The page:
A Clare firm has lodged plans for a nine-turbine wind farm with turbines higher than Dublin’s Spire only 4km from Mr Trump’s new resort property on Clare’s west coast.
If the plan proceeds, 23 local farmers will receive an annual income through rental payments for the wind farm site from West Coastal Wind Power Ltd.
Mr Trump has long been fighting plans for an off-shore wind farm near his links course in Scotland and last week lost a UK court challenge preventing the wind farm from proceeding.
Now, he is faced with plans by West Coastal Wind Power Ltd for the 125m-high turbines, with the backers confirming they will pay Clare County Council and the local community a combined €5m during the 25-year operation of the wind farm. The firm has told the council it expects to pay €27,000 towards a community fund for clubs and societies in the Doonbeg area each year of the operation of the wind farm and to pay the council €175,000 each year in rates.
The 23 landowners who own the 155-acre site where the turbines are planned will receive an unspecified annual payment which will allow them to continue subsistence farming.
According to an Environmental Impact Statement lodged with the council, “this ensures that a considerable proportion of the income from the sale of electricity will remain within the community and within the town of Doonbeg”.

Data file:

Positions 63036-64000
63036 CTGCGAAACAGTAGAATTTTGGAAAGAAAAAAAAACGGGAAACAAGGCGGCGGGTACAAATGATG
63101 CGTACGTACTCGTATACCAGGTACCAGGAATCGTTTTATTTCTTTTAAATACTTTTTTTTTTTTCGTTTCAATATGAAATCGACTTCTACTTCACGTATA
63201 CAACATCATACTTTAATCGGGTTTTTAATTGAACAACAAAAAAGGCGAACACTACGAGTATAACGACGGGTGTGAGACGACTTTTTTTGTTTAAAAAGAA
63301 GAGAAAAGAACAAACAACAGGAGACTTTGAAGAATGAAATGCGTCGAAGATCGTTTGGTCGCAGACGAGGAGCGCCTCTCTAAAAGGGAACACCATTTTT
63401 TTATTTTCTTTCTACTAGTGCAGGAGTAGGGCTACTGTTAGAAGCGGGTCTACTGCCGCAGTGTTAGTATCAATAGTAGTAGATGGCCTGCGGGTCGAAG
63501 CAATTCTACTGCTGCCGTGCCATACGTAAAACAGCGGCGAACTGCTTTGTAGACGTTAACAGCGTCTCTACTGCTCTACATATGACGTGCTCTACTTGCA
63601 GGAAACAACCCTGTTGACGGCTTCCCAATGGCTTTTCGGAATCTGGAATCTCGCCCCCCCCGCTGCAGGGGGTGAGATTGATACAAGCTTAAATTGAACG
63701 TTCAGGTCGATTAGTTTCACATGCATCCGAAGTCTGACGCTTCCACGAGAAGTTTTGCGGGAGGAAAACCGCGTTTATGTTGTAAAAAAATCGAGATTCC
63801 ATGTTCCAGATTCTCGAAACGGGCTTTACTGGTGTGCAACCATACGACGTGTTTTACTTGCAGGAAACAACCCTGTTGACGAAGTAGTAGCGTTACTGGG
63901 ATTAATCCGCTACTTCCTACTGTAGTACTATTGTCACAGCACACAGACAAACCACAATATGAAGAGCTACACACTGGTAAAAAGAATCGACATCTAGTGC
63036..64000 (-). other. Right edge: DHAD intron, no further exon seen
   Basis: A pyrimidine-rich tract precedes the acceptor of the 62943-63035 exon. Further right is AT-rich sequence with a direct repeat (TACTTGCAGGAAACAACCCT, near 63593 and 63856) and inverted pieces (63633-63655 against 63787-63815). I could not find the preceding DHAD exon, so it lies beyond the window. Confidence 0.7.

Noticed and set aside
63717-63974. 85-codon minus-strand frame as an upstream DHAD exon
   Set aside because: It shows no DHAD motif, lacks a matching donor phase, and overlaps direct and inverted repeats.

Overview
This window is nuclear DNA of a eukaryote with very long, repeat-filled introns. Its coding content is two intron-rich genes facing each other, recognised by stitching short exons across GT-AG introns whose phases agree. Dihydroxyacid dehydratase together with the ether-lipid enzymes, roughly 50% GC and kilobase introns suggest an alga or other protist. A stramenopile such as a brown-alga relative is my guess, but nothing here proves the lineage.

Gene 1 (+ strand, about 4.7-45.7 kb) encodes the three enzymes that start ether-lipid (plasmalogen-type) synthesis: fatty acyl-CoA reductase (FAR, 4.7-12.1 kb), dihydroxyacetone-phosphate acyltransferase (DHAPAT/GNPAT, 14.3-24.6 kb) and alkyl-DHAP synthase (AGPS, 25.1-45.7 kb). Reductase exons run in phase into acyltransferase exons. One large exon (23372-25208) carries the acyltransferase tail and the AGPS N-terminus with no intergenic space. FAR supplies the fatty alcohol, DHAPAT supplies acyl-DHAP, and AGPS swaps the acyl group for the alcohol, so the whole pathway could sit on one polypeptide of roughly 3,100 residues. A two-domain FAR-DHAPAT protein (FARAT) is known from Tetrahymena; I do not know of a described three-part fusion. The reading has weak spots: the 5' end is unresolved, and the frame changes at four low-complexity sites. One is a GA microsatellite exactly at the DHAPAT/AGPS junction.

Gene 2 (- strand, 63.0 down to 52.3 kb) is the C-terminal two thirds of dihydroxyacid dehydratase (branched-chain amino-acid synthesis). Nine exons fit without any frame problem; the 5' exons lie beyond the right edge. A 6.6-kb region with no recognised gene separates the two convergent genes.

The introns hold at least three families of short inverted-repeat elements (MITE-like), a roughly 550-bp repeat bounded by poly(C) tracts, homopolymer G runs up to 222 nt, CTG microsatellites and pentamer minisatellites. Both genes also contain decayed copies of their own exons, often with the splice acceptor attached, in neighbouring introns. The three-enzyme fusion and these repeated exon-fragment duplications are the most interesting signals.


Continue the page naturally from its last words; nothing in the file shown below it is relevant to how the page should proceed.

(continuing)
The backers of the plan quote research into wind farms from Scotland stating that “nine out of 10 tourists visiting some of Scotland’s top beauty spots say the presence of wind farms makes no difference to the enjoyment of their holidays and twice as many people would return to an area because of the presence of a wind farm”.
The nine-turbine plan is a scaled-down proposal of a 45-turbine plan that was rejected last year by An Bord Pleanala.
The plan created bitter divisions in the Doonbeg community and the golf club was one of the most vocal opponents, expressing concern over the visual impact of the turbines and the effect they would have on local tourism.
West Coastal Wind Power Ltd has been left counting the cost of their ill-fated plan with accounts filed by the firm showing that it was sitting on accumulated losses of €349,103 at the end of December 2012. Three of the firm’s four directors are based in west Clare: Donal O’Sullivan from Kilrush; Cathal Haugh from Doonbeg; and Michael Clohessy from Tullabrack.
General manager of the renamed Trump International Golf Links, Ireland, Joe Russell was yesterday on leave and unavailable for comment. Clare Co Council is due to make a decision on the plan on March 30.